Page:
5 releases

0.18.1 Oct 16, 2020
0.17.2 Sep 4, 2020
0.13.0 Jul 27, 2020

#1120 in Development tools

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GPL-3.0 license

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Avatar CLI

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Table of Contents

  1. Introduction
  2. Why
  3. How to install Avatar-CLI
  4. How to use Avatar-CLI
  5. Using Avatar-CLI in CI/CD pipelines
  6. Using Avatar-CLI inside scripts
  7. Using Avatar-CLI with Jetbrains IDEs
  8. Troubleshooting
  9. How to contribute
  10. Community


Avatar-CLI is a command line tool that allows you to run thousands of cli programs for your dev projects without having to install them in your system.

Avatar-CLI can ease the development forkflow in many ways:

  • Making possible version-pinning for any kind of tool used in any kind of project. No need for complex setups or ultra-specific tools like nvm, nodeenv, pyenv, rbenv, goenv, asdf-vm, ... I guess you already have seen the pattern.
  • Making possible for new contributors to be productive from the very first minute, reducing the bootstrap/setup time to almost zero. Only git and docker are required.


Why Avatar-CLI exists and what problems it tries to solve?

  • Avatar-CLI was created to shorten setup time of development environments to near-zero.
  • Avatar-CLI lets each project define its development environment as code and share it through source control as a configuration file. See the Avatarfile example.

Problems solved by Avatar-CLI and surrounding practices:

  • Works on my machine - With Avatar-CLI, each developer (and/or CI agent) gets a consistent and reproducible environment built with a combination of docker images.
  • Avatar-CLI helps to fight configuration drift. Tools and configurations in the CI/CD environments and developers' environments tend to accumulate differences and mismatches over time. Avatar-CLI allows using exactly the same tools, having a single source of truth for their configuration.

How to install Avatar-CLI

First, install docker, if you haven't already.

Downloading pre-compiled binaries

You can get our pre-compiled binaries in the Releases section. For now we only can provide Linux binaries, but in the future we'll also provide binaries for Macos.

Via Cargo

If you want to use Avatar-CLi in Macos, or you don't mind waiting a little bit more for its compilation, you can use cargo¹ to install it:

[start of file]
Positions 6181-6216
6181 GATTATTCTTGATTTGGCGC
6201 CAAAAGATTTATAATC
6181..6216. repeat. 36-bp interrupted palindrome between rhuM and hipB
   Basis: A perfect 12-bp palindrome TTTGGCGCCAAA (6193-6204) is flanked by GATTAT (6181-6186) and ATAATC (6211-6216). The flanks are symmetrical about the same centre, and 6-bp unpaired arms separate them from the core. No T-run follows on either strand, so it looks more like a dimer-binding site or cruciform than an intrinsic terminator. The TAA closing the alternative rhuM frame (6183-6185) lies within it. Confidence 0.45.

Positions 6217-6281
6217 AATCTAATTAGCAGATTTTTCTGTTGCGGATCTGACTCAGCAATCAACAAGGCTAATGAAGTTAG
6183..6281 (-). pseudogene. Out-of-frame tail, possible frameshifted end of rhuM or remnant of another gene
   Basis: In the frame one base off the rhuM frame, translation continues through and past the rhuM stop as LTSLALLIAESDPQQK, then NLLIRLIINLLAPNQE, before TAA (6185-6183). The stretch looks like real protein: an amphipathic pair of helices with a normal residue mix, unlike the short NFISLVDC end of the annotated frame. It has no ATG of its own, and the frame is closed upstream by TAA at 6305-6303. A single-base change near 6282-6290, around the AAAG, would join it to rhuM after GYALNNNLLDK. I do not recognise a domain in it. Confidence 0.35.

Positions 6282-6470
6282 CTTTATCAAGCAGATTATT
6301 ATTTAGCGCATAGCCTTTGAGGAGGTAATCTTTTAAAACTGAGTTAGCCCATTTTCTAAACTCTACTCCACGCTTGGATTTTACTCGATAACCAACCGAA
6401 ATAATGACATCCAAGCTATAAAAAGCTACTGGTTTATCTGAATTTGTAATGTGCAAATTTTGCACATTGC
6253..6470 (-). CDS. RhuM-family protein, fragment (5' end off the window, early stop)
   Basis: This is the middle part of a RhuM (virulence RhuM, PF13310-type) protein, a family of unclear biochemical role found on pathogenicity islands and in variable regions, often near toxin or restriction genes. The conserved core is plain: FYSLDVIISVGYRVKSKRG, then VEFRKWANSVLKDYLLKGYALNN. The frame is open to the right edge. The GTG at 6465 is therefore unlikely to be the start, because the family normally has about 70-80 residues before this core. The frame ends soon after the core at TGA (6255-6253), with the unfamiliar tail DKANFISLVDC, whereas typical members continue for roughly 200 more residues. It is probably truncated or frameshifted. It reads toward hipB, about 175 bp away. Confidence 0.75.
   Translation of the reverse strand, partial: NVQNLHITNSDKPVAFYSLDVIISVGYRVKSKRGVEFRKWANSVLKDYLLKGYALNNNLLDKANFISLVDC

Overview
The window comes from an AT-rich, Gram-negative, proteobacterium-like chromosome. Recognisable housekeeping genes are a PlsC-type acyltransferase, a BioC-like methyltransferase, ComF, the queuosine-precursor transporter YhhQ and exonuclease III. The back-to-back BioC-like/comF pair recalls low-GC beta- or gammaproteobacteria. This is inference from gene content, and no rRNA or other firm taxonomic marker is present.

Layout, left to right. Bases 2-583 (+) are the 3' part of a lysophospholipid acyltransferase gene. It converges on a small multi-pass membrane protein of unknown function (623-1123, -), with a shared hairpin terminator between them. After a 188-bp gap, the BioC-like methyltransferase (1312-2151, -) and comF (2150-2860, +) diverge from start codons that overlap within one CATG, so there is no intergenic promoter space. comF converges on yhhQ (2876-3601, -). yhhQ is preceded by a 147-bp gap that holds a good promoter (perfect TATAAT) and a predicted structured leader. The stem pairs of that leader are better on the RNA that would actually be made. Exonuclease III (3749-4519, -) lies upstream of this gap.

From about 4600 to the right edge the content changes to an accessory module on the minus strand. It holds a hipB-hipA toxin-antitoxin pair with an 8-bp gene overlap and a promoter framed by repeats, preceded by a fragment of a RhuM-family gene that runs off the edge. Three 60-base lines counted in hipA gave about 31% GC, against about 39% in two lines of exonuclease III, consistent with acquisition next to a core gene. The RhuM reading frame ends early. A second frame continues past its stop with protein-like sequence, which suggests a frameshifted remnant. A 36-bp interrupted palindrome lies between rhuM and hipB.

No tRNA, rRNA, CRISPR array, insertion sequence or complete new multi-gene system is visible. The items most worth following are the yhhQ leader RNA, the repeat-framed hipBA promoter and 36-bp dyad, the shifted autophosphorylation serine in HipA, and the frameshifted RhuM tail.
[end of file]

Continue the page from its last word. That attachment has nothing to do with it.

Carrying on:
cargo install avatar-cli

1: If you don't have cargo in your system, you can obtain it via rustup.

How to use Avatar-CLI

In the command line:

# 1. Enter into your project directory
cd /your/project/path

# 2. Initialize Avatar-CLI for this project, this will create a new config file.
#    You only have to do this one single time per project.
avatar init

# 3. Edit the generated configuration file, without modifying its
#    `internalProjectId` property. You can see an example in the next code
#    block of this README.md file.

# 4. Now you can enter into an Avatar-CLI subshell and use all the configured
#    tools. If, for example, you configured a specific version of NodeJS, then
#    it will be available inside that subshell.
avatar shell

# Now you can use the software you specified in the configuration, even if it
# was not installed in your system.

Configuration example:

# This is of no use... for now, but it must be there
avatarVersion: '0.17.0'

# Keep the value generated by `avatar init`, don't share it across projects.
# This value is used (among other things) to keep track of managed volumes and
# containers
projectInternalId: v2ZmtbkGuVdvGwVE

# The field shellConfig is optional, it allows you to define some settings for
# the Avatar-CLI subshell (started via `avatar shell`).
  # You can define environment variables for the subshell
    SOME_ENV_VAR: 42
  # In the case of the $PATH environment variable, Avatar-CLI forbids declaring
  # it through the `env` field, but you can extend it adding multiple paths to
  # the `extraPaths` field. This can be useful if you want to access tools
  # provided by some package manager, like `npm` or `composer`, as if they were
  # installed globally.
    - ./node_modules/.bin

# In this section we declare the OCI images that we'll use in our project
  # Image name
        # The runConfig block allows us to tweak our containers, to improve
        # their integration with our development environment.
          # You can specify hardcoded environment variables for your containers,
          # in this example we use this to configure NPM's cache
            npm_config_cache: /caches/.npm

          # You can pass host environment variables to your containers